Buyers need to be accountable. A person having any reason to believe that thay cannot legally posess a firearm under Federal or State law should first review ATF Publication 5300-4 available on line at www.atf.gov.

    If a person is denied by NICS the fiream can be returned by the FFL at the buyers expense and subject to a restocking fee or he may be able to negeotiate a sale with the transfering FFL.


    There are many good reasons to purchase on line. These may include availability of the firearm, substantial discounts and no sales tax. The benefits usually far out weigh normal transfer fees.
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    Member Array blanco64's Avatar
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    I agree with buying locally when possible for the same reasons stated above (support for local dealers, being able to check out the item first, etc.) My LGS sells for about what it would cost online after shipping and FFL transfer fees. Additionally, if you purchase and item online that you could have bought through them, they impose an additional $30 fee on top of the regular $20 FFL transfer fee (I don't fault them in this, it's good business sense). In this case though I was looking at the Chinese Type 53's that CTD is selling. My LGS told me they can't get those through their distributor.

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    I know for a fact that I can buy a firearm before I try to buy one,In Tx if you have a CHL the FFL doesn't even call in for authorization they just enter your license number.
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    Member Array blanco64's Avatar
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    Quote Originally Posted by dukalmighty View Post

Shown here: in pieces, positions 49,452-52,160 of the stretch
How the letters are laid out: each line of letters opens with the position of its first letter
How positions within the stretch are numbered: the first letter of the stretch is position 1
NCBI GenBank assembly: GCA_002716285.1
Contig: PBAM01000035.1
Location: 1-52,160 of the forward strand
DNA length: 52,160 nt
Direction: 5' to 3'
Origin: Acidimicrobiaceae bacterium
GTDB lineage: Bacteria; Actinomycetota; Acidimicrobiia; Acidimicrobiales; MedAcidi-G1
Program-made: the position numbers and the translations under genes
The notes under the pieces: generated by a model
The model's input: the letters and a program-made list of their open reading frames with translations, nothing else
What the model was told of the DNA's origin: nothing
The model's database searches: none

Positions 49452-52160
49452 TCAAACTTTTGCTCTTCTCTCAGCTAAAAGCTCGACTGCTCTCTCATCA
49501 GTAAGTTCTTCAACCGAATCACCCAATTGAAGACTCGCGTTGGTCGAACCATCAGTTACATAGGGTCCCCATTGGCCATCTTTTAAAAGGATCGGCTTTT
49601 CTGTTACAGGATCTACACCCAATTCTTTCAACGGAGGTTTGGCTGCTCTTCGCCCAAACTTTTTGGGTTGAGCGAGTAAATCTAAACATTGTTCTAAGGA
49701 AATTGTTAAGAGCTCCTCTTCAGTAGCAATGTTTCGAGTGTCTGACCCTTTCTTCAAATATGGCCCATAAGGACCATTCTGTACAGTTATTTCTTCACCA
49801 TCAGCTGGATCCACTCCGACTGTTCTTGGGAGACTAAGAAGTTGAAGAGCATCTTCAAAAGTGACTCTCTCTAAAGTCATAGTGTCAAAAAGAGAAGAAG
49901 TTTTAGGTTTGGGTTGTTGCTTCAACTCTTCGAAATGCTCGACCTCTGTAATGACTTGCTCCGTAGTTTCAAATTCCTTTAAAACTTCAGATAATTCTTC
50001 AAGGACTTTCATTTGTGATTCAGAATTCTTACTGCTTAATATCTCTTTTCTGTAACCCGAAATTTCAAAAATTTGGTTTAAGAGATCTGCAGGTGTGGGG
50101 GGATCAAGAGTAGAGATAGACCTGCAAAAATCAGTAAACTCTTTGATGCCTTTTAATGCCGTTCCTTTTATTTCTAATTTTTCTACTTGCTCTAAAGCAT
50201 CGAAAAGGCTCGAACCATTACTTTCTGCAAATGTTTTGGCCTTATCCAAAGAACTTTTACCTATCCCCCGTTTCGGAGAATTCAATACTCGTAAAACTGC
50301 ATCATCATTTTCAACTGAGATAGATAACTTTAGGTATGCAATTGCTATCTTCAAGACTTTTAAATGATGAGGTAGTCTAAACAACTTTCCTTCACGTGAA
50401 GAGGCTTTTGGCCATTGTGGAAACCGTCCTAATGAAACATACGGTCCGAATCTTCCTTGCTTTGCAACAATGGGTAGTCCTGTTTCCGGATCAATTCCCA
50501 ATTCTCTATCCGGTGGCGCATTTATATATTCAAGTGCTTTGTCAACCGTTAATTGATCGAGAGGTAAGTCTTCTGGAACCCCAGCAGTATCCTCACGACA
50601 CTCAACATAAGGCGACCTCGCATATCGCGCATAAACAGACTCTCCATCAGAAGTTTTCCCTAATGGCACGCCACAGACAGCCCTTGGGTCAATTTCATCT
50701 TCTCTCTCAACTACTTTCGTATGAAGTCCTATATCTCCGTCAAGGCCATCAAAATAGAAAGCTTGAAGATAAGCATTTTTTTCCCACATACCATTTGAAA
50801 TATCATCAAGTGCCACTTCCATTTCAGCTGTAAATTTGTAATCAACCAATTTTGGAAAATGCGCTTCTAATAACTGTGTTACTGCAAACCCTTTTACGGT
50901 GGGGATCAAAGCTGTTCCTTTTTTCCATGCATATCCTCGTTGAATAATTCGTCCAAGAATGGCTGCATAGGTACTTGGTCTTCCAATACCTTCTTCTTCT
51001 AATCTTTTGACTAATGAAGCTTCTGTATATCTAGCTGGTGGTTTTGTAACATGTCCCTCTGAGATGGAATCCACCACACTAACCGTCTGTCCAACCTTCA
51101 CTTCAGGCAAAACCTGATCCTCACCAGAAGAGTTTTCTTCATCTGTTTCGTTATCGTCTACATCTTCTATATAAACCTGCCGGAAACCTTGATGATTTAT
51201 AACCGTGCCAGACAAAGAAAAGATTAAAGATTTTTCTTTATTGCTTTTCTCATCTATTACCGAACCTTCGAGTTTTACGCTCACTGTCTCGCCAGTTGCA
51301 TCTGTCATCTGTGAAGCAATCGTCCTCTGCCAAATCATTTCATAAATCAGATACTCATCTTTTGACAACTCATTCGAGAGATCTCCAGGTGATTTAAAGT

I know for a fact that I can buy a firearm before I try to buy one,In Tx if you have a CHL the FFL doesn't even call in for authorization they just enter your license number.
    Well, after posting this question when I went to the LGS to ask about the FFL transfer, they told me that in Kentucky if you're CCDW then they don't have to phone it in, just fill out the form. That takes some of the apprehension out of it.

    So now that I've placed my order, I'm like a little kid: When's it gonna be here!!??

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    unless I don't remember Kentucky correctly, I believe Kentucky does a background check on you when you get a CCL ..... which is in essence a NICS check. If you passed that, there's no reason to assume you wouldn't pass the NICS check.
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    I work in a gun store in Northern Kentucky. If you have a Kentucky CCDW, all you do is make out the 4473, show your CCDW, and purchase the firearm. No NICS check is done, as Kentucky has already done it when you got your CCDW. We do lots of FFL transfers in the store I work in. All of the FFL transfers I have done, the firearm has been in the condition described. Yes, done a number with Cheaper Than Dirt and they do a good job, no worries. Hope this helps. By the way, the store I work at charges $25 per firearm for the FFL transfer. That is what most of the shops around here charge. Don't pay more than that. Just remember that all of the gun shops in Kentucky have to report guns transferred from out of state to the Kentucky Department of Revenue. When you submit your Kentucky Income Tax form, you must list the firearm purchased from out of state and pay 6% sales tax on it. If not, the KY Dept of Revenue WILL charge you the tax, penalty and interest. It used to be that when you bought stuff from out of state, you didnt get charged sales tax, and you could save a few bucks on that. Not any longer of firearms from out of state. Take care.

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    Member Array blanco64's Avatar
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    Quote Originally Posted by bobbobb50 View Post